“People think you can just set up a store and get millions of customers, but to a huge degree it’s a branding exercise,” he says. Sites such as JD.com are home to millions of brands, with Alibaba racking up 10 million active sellers. So even though British brands are “very popular”, he stresses that tapping the Chinese way of marketing is crucial to make your product cut through.
This doesn’t necessarily mean a big budget TV ad campaign. Omnichannel campaigns tend to resonate well with the Chinese consumer (see Sainsbury’s, left). And social media is particularly important for targeting the younger generation, which is why JD.com partnered with instant messaging app WeChat (the Chinese version of WhatsApp). JD.com can use data on its 500 million users to send out brand messages to the most relevant audience. Most UK brands will need to consider this kind of activity, says Gartner. “Even if you’re a brand that is pretty well known in your country, you may not be known in China.”
Nick Miles, head of Asia-Pacific at IGD, stresses the need to “do things in a Chinese way rather than taking a Western approach”.
“For example, around 80% of all orders are on mobile phones so ensuring marketing, websites and imagery are mobile-enabled is absolutely vital. Increasingly things like personalisation are becoming really important as well as allowing consumers to purchase products at different prices and being available on WeChat, and taking advantage of Singles Day.”
There is also the question of whether your brand fits with Chinese tastes.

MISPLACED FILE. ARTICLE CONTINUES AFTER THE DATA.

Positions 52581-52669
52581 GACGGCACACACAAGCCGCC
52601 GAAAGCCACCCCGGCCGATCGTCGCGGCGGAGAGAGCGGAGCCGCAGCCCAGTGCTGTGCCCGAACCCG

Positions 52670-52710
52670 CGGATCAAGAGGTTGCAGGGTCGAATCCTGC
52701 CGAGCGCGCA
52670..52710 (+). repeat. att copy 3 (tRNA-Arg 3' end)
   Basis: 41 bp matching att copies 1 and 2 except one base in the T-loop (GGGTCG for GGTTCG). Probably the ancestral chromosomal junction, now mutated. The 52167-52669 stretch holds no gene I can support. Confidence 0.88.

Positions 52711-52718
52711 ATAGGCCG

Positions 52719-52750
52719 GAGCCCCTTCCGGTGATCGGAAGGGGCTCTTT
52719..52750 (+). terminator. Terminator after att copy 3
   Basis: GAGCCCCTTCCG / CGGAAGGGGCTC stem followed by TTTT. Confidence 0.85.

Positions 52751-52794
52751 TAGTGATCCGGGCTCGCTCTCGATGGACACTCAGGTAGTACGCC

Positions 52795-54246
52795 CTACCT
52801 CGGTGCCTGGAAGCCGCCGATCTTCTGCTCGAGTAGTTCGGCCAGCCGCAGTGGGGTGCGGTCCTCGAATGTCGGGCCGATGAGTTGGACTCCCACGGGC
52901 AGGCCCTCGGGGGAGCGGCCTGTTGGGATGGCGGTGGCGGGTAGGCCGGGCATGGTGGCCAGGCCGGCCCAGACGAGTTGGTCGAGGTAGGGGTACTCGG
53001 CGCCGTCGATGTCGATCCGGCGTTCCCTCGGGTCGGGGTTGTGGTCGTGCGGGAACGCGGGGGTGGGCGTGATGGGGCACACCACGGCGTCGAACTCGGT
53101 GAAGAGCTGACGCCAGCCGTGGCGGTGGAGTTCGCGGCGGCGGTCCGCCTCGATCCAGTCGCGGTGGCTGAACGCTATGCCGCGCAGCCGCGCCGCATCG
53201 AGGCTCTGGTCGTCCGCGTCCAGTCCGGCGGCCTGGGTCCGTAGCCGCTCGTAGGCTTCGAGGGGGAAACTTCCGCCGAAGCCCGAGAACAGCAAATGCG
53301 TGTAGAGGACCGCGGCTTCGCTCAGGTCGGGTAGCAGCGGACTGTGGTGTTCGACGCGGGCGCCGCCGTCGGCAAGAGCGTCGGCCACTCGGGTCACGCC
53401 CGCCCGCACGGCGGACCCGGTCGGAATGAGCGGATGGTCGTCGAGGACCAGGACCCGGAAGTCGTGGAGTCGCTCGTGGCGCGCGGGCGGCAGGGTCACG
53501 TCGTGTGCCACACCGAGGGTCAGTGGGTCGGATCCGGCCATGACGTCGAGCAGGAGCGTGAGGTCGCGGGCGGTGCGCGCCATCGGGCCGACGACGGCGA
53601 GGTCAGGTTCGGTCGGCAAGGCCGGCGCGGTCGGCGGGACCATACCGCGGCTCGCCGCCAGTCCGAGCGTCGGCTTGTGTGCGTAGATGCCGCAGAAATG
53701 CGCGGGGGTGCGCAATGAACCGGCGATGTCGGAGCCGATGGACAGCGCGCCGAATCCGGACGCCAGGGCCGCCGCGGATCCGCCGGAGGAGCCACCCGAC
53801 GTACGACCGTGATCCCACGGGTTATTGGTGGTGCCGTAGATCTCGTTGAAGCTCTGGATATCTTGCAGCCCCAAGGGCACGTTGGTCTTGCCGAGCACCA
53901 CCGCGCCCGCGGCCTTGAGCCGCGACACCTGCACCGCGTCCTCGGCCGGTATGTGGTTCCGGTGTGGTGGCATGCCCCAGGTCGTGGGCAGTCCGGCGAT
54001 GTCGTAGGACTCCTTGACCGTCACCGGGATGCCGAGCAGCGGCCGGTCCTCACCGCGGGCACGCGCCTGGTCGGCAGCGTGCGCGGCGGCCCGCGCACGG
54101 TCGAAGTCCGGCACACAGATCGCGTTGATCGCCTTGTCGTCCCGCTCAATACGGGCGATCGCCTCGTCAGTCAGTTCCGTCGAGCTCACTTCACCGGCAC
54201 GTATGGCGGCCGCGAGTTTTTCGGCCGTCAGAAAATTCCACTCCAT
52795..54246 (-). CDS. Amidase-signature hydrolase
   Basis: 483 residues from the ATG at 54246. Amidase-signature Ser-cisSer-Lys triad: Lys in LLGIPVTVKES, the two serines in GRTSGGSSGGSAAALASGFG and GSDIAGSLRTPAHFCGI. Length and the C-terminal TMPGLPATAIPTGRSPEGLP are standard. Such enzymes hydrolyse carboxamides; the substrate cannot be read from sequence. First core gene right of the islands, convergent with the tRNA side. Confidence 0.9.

Consumers may have embraced the idea of afternoon tea, but incorporating British cuisine into their main meals is a much harder change to elicit.
Only tier one and tier two Chinese cities - including Beijing, Shanghai and Guangzhou - are used to Western restaurants and tastes; other consumers may baulk at the idea of a steak & ale pie for dinner or cereal for breakfast.
The Weetabix story is testament to the challenge of changing tastes. In 2012, China’s Bright Foods acquired a majority stake in the brand with bold plans for expansion in its home market. Four years later, UK and Ireland continued to make up two-thirds of its sales measured by destination. And when US cereal group Post Holdings bought Weetabix in April, it put the focus back on growing the traditional market.
Weetabix CEO Giles Turrell is adamant this doesn’t point to a failure in China. The brand is now present in 40 cities and on online marketplaces such as Alibaba, and he believes it will simply take time to grow trade in this “tough and challenging” market.